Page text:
4. The method of claim 1 wherein the gray-blood image depicts a vascular wall of the vascular structure as hyperintense compared to a blood pool within the vascular structure.
5. The method of claim 1 wherein the phase-encoding scheme includes a combination of a centric and a linear phase-encoding ordering to collect a black-blood image set and the gray-blood set during the readout procedure.
6. The method of claim 5 further comprising reconstructing the black-blood image set into a black-blood image.
7. The method of claim 1 wherein the readout procedure includes a gradient-echo based readout procedure.
8. The method of claim 1 wherein the readout procedure includes a spin-echo based readout procedure.
9. A magnetic resonance imaging (MRI) system comprising:
a magnet system configured to generate a polarizing magnetic field about at least a portion of a subject arranged in the MRI system;
a plurality of gradient coils configured to apply a gradient field to the polarizing magnetic field;
a radio frequency (RF) system configured to apply an excitation field to the subject and acquire MR image data therefrom;
a computer system programmed to:
apply a magnetization preparation RF module to a portion of a subject including a vascular structure using the MRI system;
perform a readout procedure to collect image data, wherein the readout procedure includes a phase encoding scheme configured to provide a desired delay time after the application of the magnetization preparation RF module to allow a partial recovery of signal within the vascular structure following application of the magnetization preparation RF module when sampling a central region of k-space during the readout procedure;
reconstruct the image set into an image of the vascular structure wherein blood within the vascular structure is reflected as a gray-blood image.
10. The system of claim 9 wherein the desired delay time is an inherent delay time between the magnetization preparation module and the sampling of the central region of k-space by first sampling a periphery of k-space after the magnetization preparation module.
11. The system of claim 9 wherein the delay time is a dedicated passage of time between completion of the magnetization preparation module and performing the readout procedure.
12. The system of claim 9 wherein the gray-blood image depicts a vascular wall of the vascular structure as hyperintense compared to a blood pool within the vascular structure.
13. The system of claim 9 wherein the phase-encoding scheme includes a combination of a centric and a linear phase-encoding ordering to collect a black-blood image set and the gray-blood set during the readout procedure.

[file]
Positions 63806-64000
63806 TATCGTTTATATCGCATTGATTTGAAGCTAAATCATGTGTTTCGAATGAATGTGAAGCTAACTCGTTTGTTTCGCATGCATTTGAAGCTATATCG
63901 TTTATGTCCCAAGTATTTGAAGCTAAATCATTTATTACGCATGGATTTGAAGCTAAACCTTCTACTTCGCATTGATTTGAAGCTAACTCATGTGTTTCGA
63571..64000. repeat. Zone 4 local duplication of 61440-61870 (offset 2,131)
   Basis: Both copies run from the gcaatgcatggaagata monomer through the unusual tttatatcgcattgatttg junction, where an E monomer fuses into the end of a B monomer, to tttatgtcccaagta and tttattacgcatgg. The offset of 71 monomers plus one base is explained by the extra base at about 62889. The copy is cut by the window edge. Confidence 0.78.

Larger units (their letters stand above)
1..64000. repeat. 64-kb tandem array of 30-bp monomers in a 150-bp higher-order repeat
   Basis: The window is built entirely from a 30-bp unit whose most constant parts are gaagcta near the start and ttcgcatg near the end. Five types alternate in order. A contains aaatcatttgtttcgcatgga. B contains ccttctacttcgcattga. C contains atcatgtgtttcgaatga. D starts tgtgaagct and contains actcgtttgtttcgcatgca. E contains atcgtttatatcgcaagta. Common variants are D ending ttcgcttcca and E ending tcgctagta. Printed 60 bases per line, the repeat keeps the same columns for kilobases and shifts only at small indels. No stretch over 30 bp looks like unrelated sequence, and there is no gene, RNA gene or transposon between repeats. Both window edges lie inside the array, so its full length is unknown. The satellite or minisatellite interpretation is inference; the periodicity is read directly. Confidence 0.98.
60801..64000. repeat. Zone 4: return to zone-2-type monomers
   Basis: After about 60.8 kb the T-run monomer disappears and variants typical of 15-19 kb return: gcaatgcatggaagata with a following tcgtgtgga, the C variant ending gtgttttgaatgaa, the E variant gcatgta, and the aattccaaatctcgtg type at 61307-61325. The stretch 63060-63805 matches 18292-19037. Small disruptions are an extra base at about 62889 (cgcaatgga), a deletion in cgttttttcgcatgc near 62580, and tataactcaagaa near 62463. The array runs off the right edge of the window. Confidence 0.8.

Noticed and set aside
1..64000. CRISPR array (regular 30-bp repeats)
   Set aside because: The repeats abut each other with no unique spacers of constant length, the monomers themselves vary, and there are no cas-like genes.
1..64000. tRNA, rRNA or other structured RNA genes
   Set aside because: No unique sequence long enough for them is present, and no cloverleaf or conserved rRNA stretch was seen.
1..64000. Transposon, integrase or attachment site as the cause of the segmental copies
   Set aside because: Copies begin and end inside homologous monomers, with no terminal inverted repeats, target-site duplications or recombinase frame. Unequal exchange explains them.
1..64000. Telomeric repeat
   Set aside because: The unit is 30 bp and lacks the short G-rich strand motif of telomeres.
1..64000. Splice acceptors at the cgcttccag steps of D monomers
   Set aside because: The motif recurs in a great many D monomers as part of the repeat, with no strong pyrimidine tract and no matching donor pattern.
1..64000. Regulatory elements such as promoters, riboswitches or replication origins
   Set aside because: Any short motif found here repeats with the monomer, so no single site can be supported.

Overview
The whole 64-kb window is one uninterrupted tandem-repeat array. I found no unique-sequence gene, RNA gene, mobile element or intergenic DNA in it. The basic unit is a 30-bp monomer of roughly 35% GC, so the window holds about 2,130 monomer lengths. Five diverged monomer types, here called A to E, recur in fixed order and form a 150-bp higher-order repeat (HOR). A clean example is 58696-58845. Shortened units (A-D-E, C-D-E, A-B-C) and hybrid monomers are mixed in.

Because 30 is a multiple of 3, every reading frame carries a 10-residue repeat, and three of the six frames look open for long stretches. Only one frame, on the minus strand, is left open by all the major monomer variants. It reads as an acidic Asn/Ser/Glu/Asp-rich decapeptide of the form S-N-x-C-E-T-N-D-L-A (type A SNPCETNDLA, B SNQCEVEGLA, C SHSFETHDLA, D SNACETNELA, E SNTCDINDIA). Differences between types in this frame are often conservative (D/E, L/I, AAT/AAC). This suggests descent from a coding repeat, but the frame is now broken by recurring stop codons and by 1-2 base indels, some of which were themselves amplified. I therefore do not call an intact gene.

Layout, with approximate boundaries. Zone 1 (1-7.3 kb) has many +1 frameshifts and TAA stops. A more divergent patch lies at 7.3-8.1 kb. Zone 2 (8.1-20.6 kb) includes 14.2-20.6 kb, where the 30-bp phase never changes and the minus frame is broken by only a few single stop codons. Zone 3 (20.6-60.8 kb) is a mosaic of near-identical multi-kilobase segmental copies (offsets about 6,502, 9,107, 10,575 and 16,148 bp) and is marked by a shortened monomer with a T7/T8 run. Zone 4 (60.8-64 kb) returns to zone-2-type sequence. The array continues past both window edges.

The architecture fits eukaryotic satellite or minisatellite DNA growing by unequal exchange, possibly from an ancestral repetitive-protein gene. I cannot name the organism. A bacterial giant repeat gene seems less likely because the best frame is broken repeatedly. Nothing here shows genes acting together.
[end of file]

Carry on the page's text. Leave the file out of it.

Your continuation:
14. The system of claim 13 wherein the computer system is further programmed to reconstruct the black-blood image set into a black-blood image.
15. The system of claim 9 wherein the readout procedure includes a gradient-echo based readout procedure.
16. The system of claim 9 wherein the readout procedure includes a spin-echo based readout procedure.
17. A method for acquiring a medical image of a portion of a vascular structure of a subject using a magnetic resonance imaging (MRI) system, the method comprising:
applying a magnetization preparation RF module to a portion of a subject including a vascular structure using the MRI system;
performing a readout procedure to collect image data, wherein the readout procedure includes a phase encoding scheme configured to provide a desired delay time after the application of the magnetization preparation RF module to allow a partial recovery of signal within the vascular structure following application of the magnetization preparation RF module when sampling a central region of k-space during the readout procedure;
reconstructing the image set into an image of the vascular structure wherein blood within the vascular structure is reflected as a gray-blood image.
18. The method of claim 17 wherein the desired delay time is an inherent delay time between the magnetization preparation module and the sampling of the central region of k-space by first sampling a periphery of k-space after the magnetization preparation module.
19. The method of claim 17 wherein the delay time is a dedicated passage of time between completion of the magnetization preparation module and performing the readout procedure.
20. The method of claim 17 wherein the gray-blood image depicts a vascular wall of the vascular structure as hyperintense compared to a blood pool within the vascular structure.
21. The method of claim 17 wherein the phase-encoding scheme includes a combination of a centric and a linear phase-encoding ordering to collect a black-blood image set and the gray-blood set during the readout procedure.
22. The method of claim 21 further comprising reconstructing the black-blood image set into a black-blood image.